Some way upstream from Varanasi on the Ganga, Rakesh Jaiswal runs the NGO Eco Friends in Kanpur, another pollution hotspot. Reacting to Bharti’s appointment, he told thethirdpole.net, “I have not met her, but she has been campaigning for cleaning the Ganga even before the elections.” The new minister is a Hindu monk, and the cleaning of the river considered holiest by millions of Hindus is known to be close to her heart.
However, Bharti did court controversy earlier this year when she said sand mining on the Ganga riverbed did not have to be stopped as long as it was done in an eco-friendly manner. This is contrary to the point of view of most environmentalists.
Talking about the new ministry to rejuvenate the Ganga, Jaiswal said, “It is good to see that the new PM is dedicated to clean the Ganga. But the new government needs to take concrete actions immediately if the national river is to be saved. There are two main issues – pollution and dearth of water in the river during lean periods. The government needs to put back half of the water carried by the Ganga from the Himalayas back into the main stream of the river instead of diverting it into canals. This doesn’t need money, just a strong commitment and decision-making. The government has been struggling since 1986 but there hasn’t been any improvement.”
Mallika Bhanot, an activist from a people’s movement called Ganga Ahvaan said that if the government really wants to restore the river then the focus has to be on the free flow of Ganga. “Uma Bharti has earlier spoken against the dams but I am not sure if she will be able to speak out while being in a BJP government. The government is shying away from the real concern by just focussing on the cleaning. Unless the free flow is maintained, nothing else makes sense. There are so many issues with respect to the Ganga – eco-sensitive zones, monitoring committees, dams, glaciers. Cleaning is just a small part.”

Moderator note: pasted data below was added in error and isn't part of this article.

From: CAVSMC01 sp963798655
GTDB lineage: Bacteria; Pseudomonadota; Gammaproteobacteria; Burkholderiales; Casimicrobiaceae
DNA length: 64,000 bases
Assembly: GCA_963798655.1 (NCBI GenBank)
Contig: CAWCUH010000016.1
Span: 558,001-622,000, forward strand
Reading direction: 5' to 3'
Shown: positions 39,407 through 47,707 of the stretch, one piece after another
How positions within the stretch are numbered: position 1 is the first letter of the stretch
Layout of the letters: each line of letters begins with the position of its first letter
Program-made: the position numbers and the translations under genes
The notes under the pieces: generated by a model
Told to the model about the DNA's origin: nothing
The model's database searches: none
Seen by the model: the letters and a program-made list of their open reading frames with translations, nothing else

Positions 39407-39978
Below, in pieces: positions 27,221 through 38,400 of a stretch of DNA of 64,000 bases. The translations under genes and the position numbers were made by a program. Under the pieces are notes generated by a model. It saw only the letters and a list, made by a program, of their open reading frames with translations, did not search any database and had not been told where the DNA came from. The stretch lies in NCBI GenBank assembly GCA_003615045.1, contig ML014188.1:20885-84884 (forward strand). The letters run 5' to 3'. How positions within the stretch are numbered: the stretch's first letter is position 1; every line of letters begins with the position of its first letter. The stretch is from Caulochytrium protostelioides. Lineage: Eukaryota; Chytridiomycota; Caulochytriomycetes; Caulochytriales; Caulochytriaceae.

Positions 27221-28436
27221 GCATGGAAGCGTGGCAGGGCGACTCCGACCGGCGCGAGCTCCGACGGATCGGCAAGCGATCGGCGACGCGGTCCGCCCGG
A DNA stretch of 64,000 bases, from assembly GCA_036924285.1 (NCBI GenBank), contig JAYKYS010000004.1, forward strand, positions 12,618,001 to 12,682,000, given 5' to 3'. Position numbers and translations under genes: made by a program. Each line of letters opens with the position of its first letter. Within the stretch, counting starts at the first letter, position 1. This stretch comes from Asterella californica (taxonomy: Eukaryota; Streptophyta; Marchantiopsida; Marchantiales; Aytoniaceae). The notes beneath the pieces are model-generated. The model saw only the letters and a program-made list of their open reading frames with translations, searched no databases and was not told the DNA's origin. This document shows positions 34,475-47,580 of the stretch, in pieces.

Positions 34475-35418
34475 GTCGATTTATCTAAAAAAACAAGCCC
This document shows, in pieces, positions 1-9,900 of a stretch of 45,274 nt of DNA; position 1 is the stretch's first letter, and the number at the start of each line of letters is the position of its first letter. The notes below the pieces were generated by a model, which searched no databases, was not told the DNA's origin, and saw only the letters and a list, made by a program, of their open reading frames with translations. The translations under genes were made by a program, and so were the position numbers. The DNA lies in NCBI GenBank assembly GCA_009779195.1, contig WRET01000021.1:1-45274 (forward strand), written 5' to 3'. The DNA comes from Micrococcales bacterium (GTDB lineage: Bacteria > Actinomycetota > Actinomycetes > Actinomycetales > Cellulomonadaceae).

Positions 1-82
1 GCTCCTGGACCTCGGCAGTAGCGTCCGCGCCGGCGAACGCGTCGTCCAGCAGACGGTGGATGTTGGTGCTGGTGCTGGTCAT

Bhanot has been campaigning against dams in Uttarakhand. She said that the new government needs to be careful about its policies in the Himalayan state so that a repeat of the last year’s landslide and flash-floods tragedy does not take place. ” Impact on any one valley can have a cascading effect on the other valleys like what we saw last year when during the tragedy, all the valleys along all the rivers got affected in one go. It is a very sensitive region and government needs to rethink its hydroelectric power policy.”
Talking about the choice of Uma Bharti and the clubbing of ministries, Manoj Mishra of Yamuna Jiye Abhiyaan said, “ The actual wording (of the ministries) is water resources, river development and ganga rejuvenation. Only time will tell if it is just a play on words or if they really mean what they are saying. Uma Bharti has been active in Ganga movement. She has more than once conveyed her commitment for the Ganga and we hope it means for all rivers. What is of concern is the phrase ‘river development’. We don’t know what it means, what they mean by the word ‘development’. It’s a loaded and worrisome term. We don’t want the rivers to be developed and they need to be left on their own. Will it mean river linking? We don’t know.”